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Early suffragists established The Town Hall as the headquarters of the League for Political Education and built this as a space for women and progressive men to meet and discuss topics related to education and various contemporary issues during the 1920s. Today, the building is a National Historical Landmark-a designation stemming from its historical significance as this venue provided a forum for influential American figures from Margaret Sanger to Langston Hughes to reach a public audience. The venue also hosted national radio broadcasts of a program called America's Town Meeting of the Air starting in 1935. Additionally, the Town Hall hosted many important meetings related to the rights of women, as well as the Black Freedom Movement. It has also hosted various classical, jazz, and folk musicians over the years.


  • The Town Hall (image from dittytv)
  • Interior of The Town Hall (image from nycago)
  • The Town Hall, 1933 (from nycago)
  • May 30, 1935 - First broadcast of America's Town Meeting of the Air (image from The Town Hall)
  • Margaret Sanger's onstage arrest at Town Hall, November 13, 1921, during a public meeting on birth control.
  • Langston Hughes spoke at the February 17, 1944 broadcast, Town Meeting: Let's Face the Race Question

The League for Political Education began as an equal suffrage organization. The organization established Town Hall in the 1920s and used this venue to host debates and discussions about contemporary issues of the 1920s. The 19th Amendment recognizing women's right to vote was passed while the building was being constructed. On January 12, 1921, The Town Hall opened. The architects' design, which offers no box seats, was based on the democratic attitudes of the League. On November 13 of its opening year, The Town Hall held a public meeting on birth control. Margaret Sanger, founder of the American Birth Control League (now Planned Parenthood), was arrested onstage during the event.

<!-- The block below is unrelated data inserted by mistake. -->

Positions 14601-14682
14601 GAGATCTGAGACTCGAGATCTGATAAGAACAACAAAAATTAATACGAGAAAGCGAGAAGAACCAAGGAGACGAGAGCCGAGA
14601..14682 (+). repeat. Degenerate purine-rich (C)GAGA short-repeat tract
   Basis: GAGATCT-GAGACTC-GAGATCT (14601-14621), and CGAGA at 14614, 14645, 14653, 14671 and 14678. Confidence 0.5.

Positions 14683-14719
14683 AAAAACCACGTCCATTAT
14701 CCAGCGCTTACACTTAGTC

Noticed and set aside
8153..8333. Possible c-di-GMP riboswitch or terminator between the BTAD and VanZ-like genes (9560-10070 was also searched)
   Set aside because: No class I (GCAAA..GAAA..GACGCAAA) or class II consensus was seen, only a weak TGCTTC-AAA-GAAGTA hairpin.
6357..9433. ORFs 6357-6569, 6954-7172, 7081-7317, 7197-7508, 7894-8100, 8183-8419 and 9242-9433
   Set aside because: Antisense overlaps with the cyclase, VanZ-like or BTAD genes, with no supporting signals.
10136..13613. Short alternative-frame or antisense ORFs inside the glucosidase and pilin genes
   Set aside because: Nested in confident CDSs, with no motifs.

In addition to public meetings and educational programs, the Town Hall also held musical and dance performances. During the 1920s, the venue hosted performances by German composer Richard Strauss, Spanish cellist Pablo Casals, dancer and founder of the Society of Spiritual Arts Ruth St. Denis, Spanish guitarist Andres Segovia, and actor and singer Paul Robeson, the son of a former slave who went on to tour Europe and America, acting in both Broadway productions and films. The Town Hall also held a memorial on August 23, 1929, for Sacco and Vanzetti, who belonged to a group of Boston political radicals and who were wrongfully executed in 1927.

During the 1930s, The Town Hall began a series of live radio broadcasts called America's Town Meeting of the Air. These broadcasts promoted the free exchange of ideas through live dialogues among four speakers on a given topic, with the live audience participating in the conversation. The first of the series was broadcast on Memorial Day, 1935, on a single station with 500,000 listeners. Only three years later, 78 stations with a total of  2.5 million listeners carried the series, which ran for over twenty years. Some Town Meetings of note include the Young America Looks Forward broadcast on February 27, 1936, chaired by First Lady Eleanor Roosevelt. The conversation promoted education and outreach to high schools and colleges. On May 8, 1938, Nobel Prize winning novelist Pearl S. Buck, Carl Sandburg, Forest Ray Moulton, and Frank Kingdon discussed "What is Humanity's Greatest Need Today?" On February 17, 1944, Langston Hughes was one of the speakers in a Town Meeting broadcast entitled, "Let's Face the Race Question". The prevention of world famine was the topic for a broadcast on May 2, 1946, at which former Mayor of New York Fiorello LaGuardia was one of the speakers. Senator Joseph McCarthy, Elias Arnall, Edward Arthur Hayes, and Leo Cherne discussed "Should the Communist Party be Outlawed in the United States" on April 3, 1947. In October of the same year, the improvement of race and religious relationships in America was the topic for a Town Meeting broadcast. Among the speakers was playwright, congresswoman, and ambassador Clare Boothe Luce. Luce was the second woman to serve as a United States Ambassador, worked as the managing editor of Vanity Fair and a war correspondent for Life magazine, and was awarded the Presidential Medal of Freedom. A Town Meeting on November 1, 1949, discussed whether America depended too much on the government for general welfare; Senator Hubert Humphrey (later Vice President to Lyndon B. Johnson) and Owen Brewster were the speakers.